MORE than 70 schools have been built using combustible insulation since the material was banned on high-rise apartment blocks after the Grenfell Tower disaster, sparking outrage from the Grenfell Community and teachers’ unions.
The study, by insulation manufacturer Rockwool, also found about 25 recently built hospitals, care homes and sheltered housing complexes that were likely to have been constructed with combustible insulation. And what is more, these figures are thought to be a gross underestimate.
It comes after the Department for Education last Thursday unveiled new fire safety proposals for school buildings that would continue to allow combustible cladding on structures below 18 metres in height.
A representative of the Grenfell families, Karim Mussilhy, told News Line yesterday: ‘How are we supposed to trust this stupid government when it comes to these dangerous materials that we have been talking about for the past four years, that should never have been up there in the first place, when they can’t even protect our children.’
Grenfell Action Group spokesperson Joe Delaney commented: ‘Clearly they gambled and lost with the Grenfell Tower and 72 people lost their lives. They are gambling with these schools. How many people will lose their lives this time? Once again those who take these decisions are not those who take the consequences of those decisions.
‘ “Some of you may die but that is a risk that we are willing to take,” this is the usual mantra of the state.’
Lancaster West campaigner Jacqui Haynes said: ‘We have known for at least a couple of years that schools and hospitals had the same cladding and the same insulation as the Grenfell Tower and we were asking for it to be removed.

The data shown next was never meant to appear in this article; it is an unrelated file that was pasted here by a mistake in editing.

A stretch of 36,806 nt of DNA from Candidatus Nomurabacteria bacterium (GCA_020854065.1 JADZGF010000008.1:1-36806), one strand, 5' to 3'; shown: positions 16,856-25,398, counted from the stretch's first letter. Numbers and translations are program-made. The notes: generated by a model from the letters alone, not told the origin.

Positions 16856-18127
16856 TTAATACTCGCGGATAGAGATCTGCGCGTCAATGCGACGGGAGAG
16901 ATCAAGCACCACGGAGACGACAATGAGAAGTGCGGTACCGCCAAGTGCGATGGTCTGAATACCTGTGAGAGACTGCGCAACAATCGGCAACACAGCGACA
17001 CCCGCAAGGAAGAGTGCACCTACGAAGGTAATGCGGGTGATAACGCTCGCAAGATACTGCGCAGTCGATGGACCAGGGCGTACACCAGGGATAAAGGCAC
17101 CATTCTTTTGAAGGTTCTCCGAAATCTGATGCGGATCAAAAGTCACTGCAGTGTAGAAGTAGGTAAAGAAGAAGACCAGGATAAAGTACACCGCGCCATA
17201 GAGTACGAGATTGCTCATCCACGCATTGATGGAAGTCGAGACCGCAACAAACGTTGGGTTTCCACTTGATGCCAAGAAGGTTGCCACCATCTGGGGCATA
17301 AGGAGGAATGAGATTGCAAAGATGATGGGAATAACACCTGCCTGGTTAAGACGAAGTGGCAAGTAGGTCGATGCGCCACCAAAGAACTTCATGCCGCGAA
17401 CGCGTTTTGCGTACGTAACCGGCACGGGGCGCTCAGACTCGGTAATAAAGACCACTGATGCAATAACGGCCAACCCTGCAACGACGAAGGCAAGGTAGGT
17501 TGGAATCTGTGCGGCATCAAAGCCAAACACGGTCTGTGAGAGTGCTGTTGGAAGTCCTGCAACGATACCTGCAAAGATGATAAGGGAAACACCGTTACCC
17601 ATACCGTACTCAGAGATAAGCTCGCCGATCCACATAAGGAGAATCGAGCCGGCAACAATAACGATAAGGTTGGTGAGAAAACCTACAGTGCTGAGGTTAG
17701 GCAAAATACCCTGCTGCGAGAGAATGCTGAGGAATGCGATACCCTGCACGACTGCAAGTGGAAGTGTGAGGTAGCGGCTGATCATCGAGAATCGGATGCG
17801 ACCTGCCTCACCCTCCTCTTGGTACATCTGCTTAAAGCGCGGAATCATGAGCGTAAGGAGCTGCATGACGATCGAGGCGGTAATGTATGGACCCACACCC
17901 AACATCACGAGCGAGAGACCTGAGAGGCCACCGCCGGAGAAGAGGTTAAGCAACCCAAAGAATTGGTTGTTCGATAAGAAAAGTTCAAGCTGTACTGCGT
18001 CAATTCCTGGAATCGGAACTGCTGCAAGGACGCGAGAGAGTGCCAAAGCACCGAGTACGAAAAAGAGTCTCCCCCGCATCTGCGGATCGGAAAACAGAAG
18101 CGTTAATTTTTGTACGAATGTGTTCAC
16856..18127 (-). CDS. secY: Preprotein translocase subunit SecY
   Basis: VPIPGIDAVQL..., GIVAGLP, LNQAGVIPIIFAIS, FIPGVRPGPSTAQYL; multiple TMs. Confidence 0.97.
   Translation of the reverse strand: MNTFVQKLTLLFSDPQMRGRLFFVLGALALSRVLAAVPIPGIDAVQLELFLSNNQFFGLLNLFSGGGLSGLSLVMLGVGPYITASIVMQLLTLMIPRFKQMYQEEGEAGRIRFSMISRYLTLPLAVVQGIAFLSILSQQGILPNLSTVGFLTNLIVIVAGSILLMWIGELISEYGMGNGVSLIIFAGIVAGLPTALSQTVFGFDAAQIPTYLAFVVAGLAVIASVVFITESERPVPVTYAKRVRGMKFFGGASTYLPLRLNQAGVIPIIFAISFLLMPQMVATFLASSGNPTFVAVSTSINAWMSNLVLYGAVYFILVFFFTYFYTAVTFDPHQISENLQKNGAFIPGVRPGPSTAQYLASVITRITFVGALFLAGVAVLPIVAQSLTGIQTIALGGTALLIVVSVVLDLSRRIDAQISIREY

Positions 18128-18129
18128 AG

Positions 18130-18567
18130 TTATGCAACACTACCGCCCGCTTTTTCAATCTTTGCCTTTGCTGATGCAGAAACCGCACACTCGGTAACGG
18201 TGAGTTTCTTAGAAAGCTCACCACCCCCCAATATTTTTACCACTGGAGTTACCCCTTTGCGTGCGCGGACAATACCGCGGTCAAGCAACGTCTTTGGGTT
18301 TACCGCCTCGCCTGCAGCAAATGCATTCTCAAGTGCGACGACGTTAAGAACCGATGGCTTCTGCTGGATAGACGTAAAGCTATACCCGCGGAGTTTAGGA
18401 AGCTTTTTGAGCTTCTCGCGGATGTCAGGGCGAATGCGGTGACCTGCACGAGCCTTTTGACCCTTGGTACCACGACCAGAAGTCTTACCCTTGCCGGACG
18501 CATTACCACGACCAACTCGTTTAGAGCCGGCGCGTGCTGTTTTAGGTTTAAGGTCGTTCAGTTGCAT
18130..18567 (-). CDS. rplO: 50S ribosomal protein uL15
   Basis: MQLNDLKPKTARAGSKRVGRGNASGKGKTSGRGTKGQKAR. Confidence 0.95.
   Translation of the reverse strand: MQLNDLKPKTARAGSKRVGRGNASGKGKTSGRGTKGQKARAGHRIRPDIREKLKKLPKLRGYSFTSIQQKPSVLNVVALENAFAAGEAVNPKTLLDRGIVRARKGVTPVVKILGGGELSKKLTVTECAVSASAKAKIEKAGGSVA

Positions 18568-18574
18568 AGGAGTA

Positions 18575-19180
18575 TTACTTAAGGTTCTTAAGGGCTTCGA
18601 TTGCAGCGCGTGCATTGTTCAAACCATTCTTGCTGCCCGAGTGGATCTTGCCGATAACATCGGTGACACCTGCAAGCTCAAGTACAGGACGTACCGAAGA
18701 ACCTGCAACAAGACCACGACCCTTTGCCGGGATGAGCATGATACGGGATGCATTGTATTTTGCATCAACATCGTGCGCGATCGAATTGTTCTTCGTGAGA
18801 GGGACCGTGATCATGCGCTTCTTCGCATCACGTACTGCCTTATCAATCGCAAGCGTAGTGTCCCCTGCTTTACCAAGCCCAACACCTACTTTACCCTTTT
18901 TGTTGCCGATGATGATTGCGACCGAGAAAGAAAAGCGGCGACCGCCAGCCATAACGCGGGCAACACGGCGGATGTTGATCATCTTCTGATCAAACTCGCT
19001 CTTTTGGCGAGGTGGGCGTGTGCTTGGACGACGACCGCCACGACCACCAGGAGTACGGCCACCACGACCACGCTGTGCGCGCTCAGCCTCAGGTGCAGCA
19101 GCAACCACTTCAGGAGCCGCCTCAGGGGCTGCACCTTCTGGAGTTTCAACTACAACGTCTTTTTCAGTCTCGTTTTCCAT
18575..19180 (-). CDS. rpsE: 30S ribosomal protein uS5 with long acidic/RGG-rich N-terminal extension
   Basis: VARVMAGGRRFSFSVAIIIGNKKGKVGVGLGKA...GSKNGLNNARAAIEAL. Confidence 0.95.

‘It is always money over lives.
‘The inquiry is a big sham and a big show and in the meantime, in the background, it is business as usual.
‘What they want is, once the inquiry is over, for us to forget Grenfell ever happened. The whole system needs to be changed we cannot continue like this.’
Geoff Barton, the general secretary of the Association of School and College Leaders, said the figures are a ‘major cause for concern … Action rather than discussion is needed now to remove and replace high-risk combustible materials and ensure the safety of young people and education staff.’
Dr Mary Bousted, the joint general secretary of the National Education Union, said: ‘It is clearly very unwise to choose to use insulation material that makes a school more likely to suffer a fire.
‘Not only does it risk lives, but (there is) also disruption to education – not to mention the cost to the taxpayer in putting things right following a major fire.’
Ronnie King, a fire chief for 20 years and now an adviser to the all-party parliamentary fire safety and rescue group, said: ‘It’s really a no-brainer that you have to protect the school and its fabric.
‘You would have thought that the lesson of Grenfell was that you protect your assets and lessen the risk of children being injured or, God forbid, killed.’
He criticised the current approach of ‘using materials and construction materials that are almost temporary.
‘You save on the construction so it doesn’t matter if they burn down,’ he said.
‘But these are community assets and there is a loss of children’s education when they burn down.’